Guest post by Dr. Craig L. Blomberg
My brethren, be not many masters, knowing that we shall receive the greater condemnation. (James 3:1; King James Version)
I suppose the only good thing about this translation of this verse is that it might have dissuaded a few antebellum Christians from becoming slave-owners if they were sitting on the fence!
The word rendered “masters” in Elizabethan English, however, is correctly rendered in all modern translations as “teachers.” But of course that raises major questions for people like me. Did James really think that all teachers, or at least all teachers in the church would be condemned? Surely not. Lest there be any doubt at all, James includes himself as one of the teachers involved, but it would be strange theology (and history) that viewed James as condemning himself, especially when condemnation in the Bible usually refers to hell!
Again, modern translations rectify the problem by typically rendering the final words in accurate twentieth or twenty-first century English as “judged with stricter judgment” or “judged more strictly.” But I’m still not entirely assuaged by being told that those who teach God’s word will be judged more strictly, especially when I see some commentators still trying to relate this to degrees of reward in heaven. Of course, I decided a long time ago that Martin Luther had the better side of the Reformation-era debate over that disputed doctrine in denying differences in believers’ status or state in heaven beyond the inevitable differences they would experience as they stood before God on Judgment Day. I even wrote an article published in the Journal of the Evangelical Theological Society way back in 1992 to that effect (long before anybody made digital copies, I might add, just in case somebody might be hoping that I could e-mail them one).
But then what is the stricter judgment of which I should beware? The larger context of James 3:1–12 is all about the power of the tongue for both good and evil. Teachers in James’s day, even more than in our own, relied on speech. In fact, what typically distinguished the teacher from other forms of leaders or speakers was that they were responsible for passing on a fixed body of catechetical tradition related to the subject at hand. Many times this information was carefully memorized and students were expected to memorize it as well. The rabbis often argued that until you had a passage of Scripture committed to memory you could not discuss it because you might misrepresent it. Ah, if we could reinstate that in our churches . . . . But it won’t happen, I know.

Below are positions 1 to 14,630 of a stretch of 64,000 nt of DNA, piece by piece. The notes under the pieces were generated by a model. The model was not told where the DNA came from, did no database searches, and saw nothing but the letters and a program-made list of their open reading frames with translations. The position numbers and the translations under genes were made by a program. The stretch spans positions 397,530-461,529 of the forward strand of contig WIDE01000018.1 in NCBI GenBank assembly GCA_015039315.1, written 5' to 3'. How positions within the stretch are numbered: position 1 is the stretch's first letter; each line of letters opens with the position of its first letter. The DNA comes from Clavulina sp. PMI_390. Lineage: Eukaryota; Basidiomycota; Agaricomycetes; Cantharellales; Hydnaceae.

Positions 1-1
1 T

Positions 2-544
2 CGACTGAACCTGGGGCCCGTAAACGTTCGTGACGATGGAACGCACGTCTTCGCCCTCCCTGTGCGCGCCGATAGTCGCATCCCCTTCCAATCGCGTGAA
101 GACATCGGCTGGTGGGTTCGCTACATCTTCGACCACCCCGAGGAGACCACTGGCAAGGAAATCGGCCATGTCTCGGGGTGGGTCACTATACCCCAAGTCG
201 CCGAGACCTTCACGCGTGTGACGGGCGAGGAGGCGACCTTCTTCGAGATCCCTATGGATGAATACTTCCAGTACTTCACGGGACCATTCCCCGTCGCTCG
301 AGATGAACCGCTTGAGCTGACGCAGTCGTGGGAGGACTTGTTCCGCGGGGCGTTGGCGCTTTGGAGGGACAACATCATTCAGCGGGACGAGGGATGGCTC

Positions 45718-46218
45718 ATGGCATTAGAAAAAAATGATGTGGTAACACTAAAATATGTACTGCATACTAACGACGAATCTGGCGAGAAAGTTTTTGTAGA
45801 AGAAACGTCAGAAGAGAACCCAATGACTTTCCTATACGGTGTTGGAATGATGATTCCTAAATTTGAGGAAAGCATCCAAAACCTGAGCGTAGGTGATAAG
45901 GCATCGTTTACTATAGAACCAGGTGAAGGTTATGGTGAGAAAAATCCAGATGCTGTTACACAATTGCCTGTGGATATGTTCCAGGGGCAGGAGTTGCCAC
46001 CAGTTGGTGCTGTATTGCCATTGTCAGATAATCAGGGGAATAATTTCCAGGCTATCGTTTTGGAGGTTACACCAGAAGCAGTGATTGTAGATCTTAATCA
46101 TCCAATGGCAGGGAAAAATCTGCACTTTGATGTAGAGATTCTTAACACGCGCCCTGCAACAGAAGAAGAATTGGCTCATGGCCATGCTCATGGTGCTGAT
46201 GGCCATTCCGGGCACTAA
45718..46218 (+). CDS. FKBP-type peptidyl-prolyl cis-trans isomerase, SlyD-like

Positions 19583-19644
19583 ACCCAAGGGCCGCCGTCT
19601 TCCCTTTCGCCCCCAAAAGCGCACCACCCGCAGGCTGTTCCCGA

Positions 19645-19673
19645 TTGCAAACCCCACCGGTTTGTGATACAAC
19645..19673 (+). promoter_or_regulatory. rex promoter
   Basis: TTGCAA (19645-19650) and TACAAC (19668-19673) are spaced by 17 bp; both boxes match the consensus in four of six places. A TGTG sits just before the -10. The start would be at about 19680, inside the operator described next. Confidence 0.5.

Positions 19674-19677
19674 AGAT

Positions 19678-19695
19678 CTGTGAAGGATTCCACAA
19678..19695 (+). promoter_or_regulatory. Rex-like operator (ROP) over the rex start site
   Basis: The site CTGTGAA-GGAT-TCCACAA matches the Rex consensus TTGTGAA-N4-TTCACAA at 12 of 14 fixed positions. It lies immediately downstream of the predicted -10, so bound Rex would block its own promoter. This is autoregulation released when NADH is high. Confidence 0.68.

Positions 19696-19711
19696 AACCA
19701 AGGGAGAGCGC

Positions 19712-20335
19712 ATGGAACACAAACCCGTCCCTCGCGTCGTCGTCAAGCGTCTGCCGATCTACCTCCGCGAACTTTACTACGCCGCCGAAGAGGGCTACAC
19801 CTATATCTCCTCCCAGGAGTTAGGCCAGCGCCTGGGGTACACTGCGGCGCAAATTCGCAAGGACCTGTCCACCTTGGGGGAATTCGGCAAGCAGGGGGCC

The point is that teachers were committed to a higher standard of accuracy than others because they were the bearers of the tradition. But teachers were also expected to practice what they preached. In ways not nearly as frequently true in our modern, Western world, students were meant to observe their teachers in every situation of life, so that they could learn how to act in all those situations, including those in which a person sinned and had to repent. So the second way in which teachers could incur stricter judgment was in the poor choice of words they spoke (or in the way they spoke them) in contexts outside of rote memorization. Teachers, both ancient and modern, inhabit settings in which they experience virtually every kind of temptation to speak sinfully: “arrogance and domination over students; anger and pettiness at contradiction or inattention; slander and meanness toward absent opponents; flattery of students for the sake of vainglory.”
Why are these sins more serious when committed by teachers rather than by other people? (1) More people may be affected. (2) A closer relationship of trust may be violated. (3) The very person who should be the student’s best model fails in that capacity. (4) The resulting hurt may be greater. Apologies can be made and errors can be corrected, but the damage from untruthful or unloving words may not be able to be fully eradicated. Forgiveness may, in some instances, come quickly, but trust always takes longer to be re-earned. The stricter judgment against which James warns may, therefore, at least in large part, have to do with negative consequences of the teachers’ sins in this life.
The past two election campaigns have involved some of the most vicious rhetoric I can recall in my lifetime. No, not primarily by the candidates, but often by Christian leaders and teachers anathematizing one of the candidates and anyone who would vote for them. The blogworld, on just about any topic, seems to bring out the worst in people, including Christian leaders and teachers, perhaps because of the impersonal and distance-creating nature of the medium. People say things and say them in ways they would never say to someone’s face. Email and Facebook create the same temptations. The non-evangelical world already thinks far too many of us are far too combative. Let’s take James 3:1 to heart and work hard at a much kinder, gentler character.
 Luke Timothy Johnson, The Letter of James: A New Translation with Introduction and Commentary, Anchor Bible 37A (New York: Doubleday, 1995), 263.